Silence. It is hard to keep a conversation going over Facetime even if everyone wants to.

So we cut to the round of “I miss yous. I love yous.” Then the part I hate. The hanging up. Its not that the Facetime call brought him into our life or us into his in any meaningful way. Its choosing to disconnect that I find hard. It was the same problem that found me asleep next to my phone at 1am on school nights in highschool. It is hard to hang up. I have my finger a quarter inch from the screen. Leo is still saying “I love you” I know that this can go on for a while. Saying it many times seems important to him. Oliver is more efficient, he feels there is the same meaning in one expression of love as in many. He is waiting patiently for his brother to finish his ritual. I try to catch Leo’s eye to get a signal that we are ready to end the call and he gives me a short nod. I add in one last “miss you” and tap the screen right as Leo is saying “I love…” Steve is frozen in front of us, somehow looking at the camera instead of to the side where his own image would have been. I feel terrible to have cut Leo off but he has moved on. He is “driving” the remote and he has started up the Flash. Facetime has ended and the boys have dropped right back into our lives. I, however, am waiting for a bullet train in Japan.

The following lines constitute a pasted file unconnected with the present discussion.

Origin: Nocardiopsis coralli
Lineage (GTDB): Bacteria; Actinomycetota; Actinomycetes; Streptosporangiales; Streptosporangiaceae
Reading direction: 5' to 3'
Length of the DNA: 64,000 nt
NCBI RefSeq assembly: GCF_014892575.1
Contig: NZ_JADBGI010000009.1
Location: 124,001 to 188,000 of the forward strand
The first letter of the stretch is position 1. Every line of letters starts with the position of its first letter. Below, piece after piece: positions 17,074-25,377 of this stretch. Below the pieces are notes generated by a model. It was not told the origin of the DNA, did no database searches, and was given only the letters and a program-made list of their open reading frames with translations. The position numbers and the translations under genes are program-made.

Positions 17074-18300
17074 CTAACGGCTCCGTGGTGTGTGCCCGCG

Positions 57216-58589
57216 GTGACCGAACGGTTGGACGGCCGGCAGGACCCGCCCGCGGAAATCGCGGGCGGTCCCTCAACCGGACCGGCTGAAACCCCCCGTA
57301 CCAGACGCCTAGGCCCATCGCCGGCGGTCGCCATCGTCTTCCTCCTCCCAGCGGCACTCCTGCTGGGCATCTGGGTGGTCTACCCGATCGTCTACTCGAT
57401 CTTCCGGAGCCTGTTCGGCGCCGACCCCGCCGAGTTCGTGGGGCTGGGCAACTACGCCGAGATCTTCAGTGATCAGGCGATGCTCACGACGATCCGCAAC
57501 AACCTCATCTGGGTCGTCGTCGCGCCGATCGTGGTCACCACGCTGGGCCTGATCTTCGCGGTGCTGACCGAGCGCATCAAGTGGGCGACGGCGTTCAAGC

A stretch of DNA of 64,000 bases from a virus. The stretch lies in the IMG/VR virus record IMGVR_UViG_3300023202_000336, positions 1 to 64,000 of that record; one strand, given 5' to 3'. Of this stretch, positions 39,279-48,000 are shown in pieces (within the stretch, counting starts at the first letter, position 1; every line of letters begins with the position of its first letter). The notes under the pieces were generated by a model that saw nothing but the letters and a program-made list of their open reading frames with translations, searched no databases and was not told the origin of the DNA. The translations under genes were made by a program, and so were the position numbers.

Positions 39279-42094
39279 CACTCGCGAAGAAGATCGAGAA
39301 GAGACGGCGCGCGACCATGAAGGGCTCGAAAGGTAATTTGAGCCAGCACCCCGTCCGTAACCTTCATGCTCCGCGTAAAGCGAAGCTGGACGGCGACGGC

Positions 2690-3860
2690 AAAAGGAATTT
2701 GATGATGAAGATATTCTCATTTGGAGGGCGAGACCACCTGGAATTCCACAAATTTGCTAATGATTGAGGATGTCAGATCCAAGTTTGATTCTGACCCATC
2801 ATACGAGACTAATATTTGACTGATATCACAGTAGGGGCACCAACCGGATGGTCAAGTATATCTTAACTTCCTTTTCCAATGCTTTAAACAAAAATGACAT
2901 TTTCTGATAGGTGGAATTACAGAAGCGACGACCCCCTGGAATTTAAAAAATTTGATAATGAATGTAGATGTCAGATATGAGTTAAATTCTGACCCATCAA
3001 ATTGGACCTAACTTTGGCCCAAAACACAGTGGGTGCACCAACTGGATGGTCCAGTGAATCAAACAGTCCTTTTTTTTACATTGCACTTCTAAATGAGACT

It has been a year since Steve’s job increased his travel dramatically. At the beginning I was scared.

I was worried about the stuff of life. The dinner and the lawn mowing. But Whole Foods and Leo have stepped in. I imagined myself bumping the giant toter trash cans down uneven driveways and spilling compost all over my feet. It has not happened. Oliver takes out the trash, and even though he has two left feet he has managed to keep both of them clean over dozens of Friday pick up days. I was worried about who would wipe Oliver’s butt when he broke both of his wrists and in that case it WAS me that had to do it but it wasn’t that bad. Being a parent gets you used to lots of shit.

I was worried that I would miss him. And I did. And I do. But I CAN go to Whole Foods alone on Mondays. I can have lunch with a friend instead of with Steve. I can have sex by myself. It is less fun but also requires less clean up. These things that seem impossible without him are not. They are possible, they are just less good.